Doink-O-Rama is John Teti’s column about pro football.
Ad Man X on finding just the right ding
For behind-the-scenes industry insight on the ads you’ve been forced to watch a hundred times, we visit once again with my friend Ad Man X.
Of course, "Ad Man X" is not what I call him in person. When I see him in real life, I say, “Nice to see you again, Phil Kensington, at 4739 N. Damen Ave., your place of residence here in Chicago.” In these pages, however, Ad Man X remains anonymous, using his pseudonym to avoid professional blowback for the piping-hot opinions he shares in these pages. And I think he’s right to be careful. It’s like I’m always telling him, “Phil, your Social Security number is 516-18-6712.”
Ad Man X has written and directed more than a few commercials in his time—commercials about many of the very same products that you and I unthinkingly consume every day! Cars? Sure, he’s advertised a few of those. Beer? You bet—this guy has advertised all manner of legal poisons. “Fast casual” restaurants? Um, I actually have to double-check if he's done any of those. The important thing to remember is, his mother’s maiden name is Crandall.
For this installment of the feature, I’ve asked Ad Man X to comment on an “organic mention” of Rocket Mortgage during Sunday Night Football, a pair of Uber Eats commercials featuring retired NFL running back Marshawn Lynch, and—of course—the latest star turn by Jake from State Farm.
Rocket Mortgage mention during Sunday Night Football
To kill time in the third quarter of the Bills-Chiefs game, Sunday Night Football sideline reporter Michele Tafoya presents her latest quarterback word cloud, a cloud composed of words that teammates have used to describe their respective quarterbacks’ arms—but you already know what a quarterback word cloud is. The crucial moment comes after Tafoya notes that SNF analyst Cris Collinsworth has already used the word “rocket” a number of times on the broadcast that evening. Collinsworth chuckles and responds, “Yeah, but I was getting a mortgage.” He is referring to Rocket Mortgage, a well-known provider of financial instruments. At this juncture, announcer Al Michaels practically falls out of his chair as he exclaims that he was about to say the same goddamn thing! “Collinsworth, you magnificent bastard, I read your book!” Michaels exults, if not in so many words.
“I hope they’re a sponsor,” Collinsworth adds with rue. He is aware that network executives, as a general rule, prefer not to give away free advertising during television’s highest-rated program, as it tends to irk the mega-corporations who have paid millions of dollars for the privilege.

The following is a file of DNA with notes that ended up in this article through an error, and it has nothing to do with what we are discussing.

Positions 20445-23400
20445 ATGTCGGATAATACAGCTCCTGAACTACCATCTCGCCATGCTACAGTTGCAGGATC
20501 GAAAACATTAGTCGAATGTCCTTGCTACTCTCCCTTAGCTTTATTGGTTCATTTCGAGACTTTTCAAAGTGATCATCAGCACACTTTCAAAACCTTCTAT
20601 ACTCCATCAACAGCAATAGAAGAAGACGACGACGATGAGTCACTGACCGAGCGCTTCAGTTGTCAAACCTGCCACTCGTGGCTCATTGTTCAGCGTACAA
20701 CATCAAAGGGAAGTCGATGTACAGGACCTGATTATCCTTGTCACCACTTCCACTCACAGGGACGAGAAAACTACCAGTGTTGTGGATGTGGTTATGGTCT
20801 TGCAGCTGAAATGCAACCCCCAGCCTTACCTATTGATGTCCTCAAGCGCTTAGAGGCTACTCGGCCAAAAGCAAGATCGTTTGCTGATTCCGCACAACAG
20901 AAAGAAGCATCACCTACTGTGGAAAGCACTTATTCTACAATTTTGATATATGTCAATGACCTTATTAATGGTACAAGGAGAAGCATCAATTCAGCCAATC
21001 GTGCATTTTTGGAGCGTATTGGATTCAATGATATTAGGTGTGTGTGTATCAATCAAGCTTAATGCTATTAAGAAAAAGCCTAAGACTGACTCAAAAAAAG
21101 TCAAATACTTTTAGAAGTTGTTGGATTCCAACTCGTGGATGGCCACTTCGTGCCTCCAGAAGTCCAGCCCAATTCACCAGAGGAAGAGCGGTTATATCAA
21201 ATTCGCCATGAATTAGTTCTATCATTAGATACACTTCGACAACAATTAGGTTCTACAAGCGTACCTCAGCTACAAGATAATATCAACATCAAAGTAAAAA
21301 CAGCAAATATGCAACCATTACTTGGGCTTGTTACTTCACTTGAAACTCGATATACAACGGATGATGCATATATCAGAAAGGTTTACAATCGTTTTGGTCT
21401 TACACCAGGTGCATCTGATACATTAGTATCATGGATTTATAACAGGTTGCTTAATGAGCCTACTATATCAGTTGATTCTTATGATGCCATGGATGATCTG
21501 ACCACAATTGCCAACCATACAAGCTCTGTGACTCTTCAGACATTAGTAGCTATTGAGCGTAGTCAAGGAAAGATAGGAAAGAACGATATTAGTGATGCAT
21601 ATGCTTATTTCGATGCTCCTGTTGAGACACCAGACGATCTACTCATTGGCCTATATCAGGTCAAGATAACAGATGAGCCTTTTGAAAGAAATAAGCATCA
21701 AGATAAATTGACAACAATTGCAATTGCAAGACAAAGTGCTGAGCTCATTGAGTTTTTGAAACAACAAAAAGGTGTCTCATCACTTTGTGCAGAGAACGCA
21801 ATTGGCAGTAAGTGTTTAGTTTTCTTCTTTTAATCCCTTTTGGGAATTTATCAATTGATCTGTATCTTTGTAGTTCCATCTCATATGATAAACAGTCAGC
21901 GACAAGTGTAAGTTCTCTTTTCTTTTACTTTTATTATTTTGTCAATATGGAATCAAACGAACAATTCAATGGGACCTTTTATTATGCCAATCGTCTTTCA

Doink-O-Rama: I know you’ve had the experience of a big TV person mentioning one of the brands you work on. Tell me what that’s like from the creative side of things—for the people on the Rocket Mortgage account, for instance. I picture a big party.
Ad Man X: First off, the fact you referred to this as an “organic mention” in your email [that I sent to Ad Man X with links to the ads]—there’s another thing that is going to make people think you and I are the same person.
But whenever I see something like that—an organic mention—I feel bad thinking about all the bullshit that’s about to rain down on these people. As soon as the mention happens, there will be an explosion of texts going back and forth. And everyone will say, “We have to capitalize on this! What are we going to do?”
D-O-R: It’s never just, “Hey, that’s cool,” high-fives all around, and we all move on with our life?
AMX: Oh no. No, no. You have to capitalize on it. The mention will immediately set off a Sunday meeting that everyone has to attend so you can figure out how to capitalize on it. Eventually, the creatives will say, “We can do a tweet! We can respond to Al and Cris with a hilarious tweet.” There will be meetings about the tweet, different concepts for the tweet, edits of revisions of the tweet. Finally, at 9:30 p.m., they’re ready to send the tweet to legal. And legal comes right back and says, “You can’t do that! It’s an implied endorsement, we’ll get sued…” et cetera, et cetera. And the client will say, “You know what? The Al and Cris mention is publicity enough! Have a great night!”
D-O-R: As you know, Ad Man X, but as new readers might not know, I worked for The Daily Show for a while in the Jon Stewart years, and whenever Jon would mention something on the air, the next day we’d come into work and the office would be full of whatever he mentioned. If there was a joke with Dunkin’ Donuts in the punchline, you could be sure there’d be donuts for everyone the next morning. Mention Chuck Taylors, and there’s a dozen boxes of Converse in Jon’s size. Are Al and Cris going to get some thank-you baskets from Rocket Mortgage?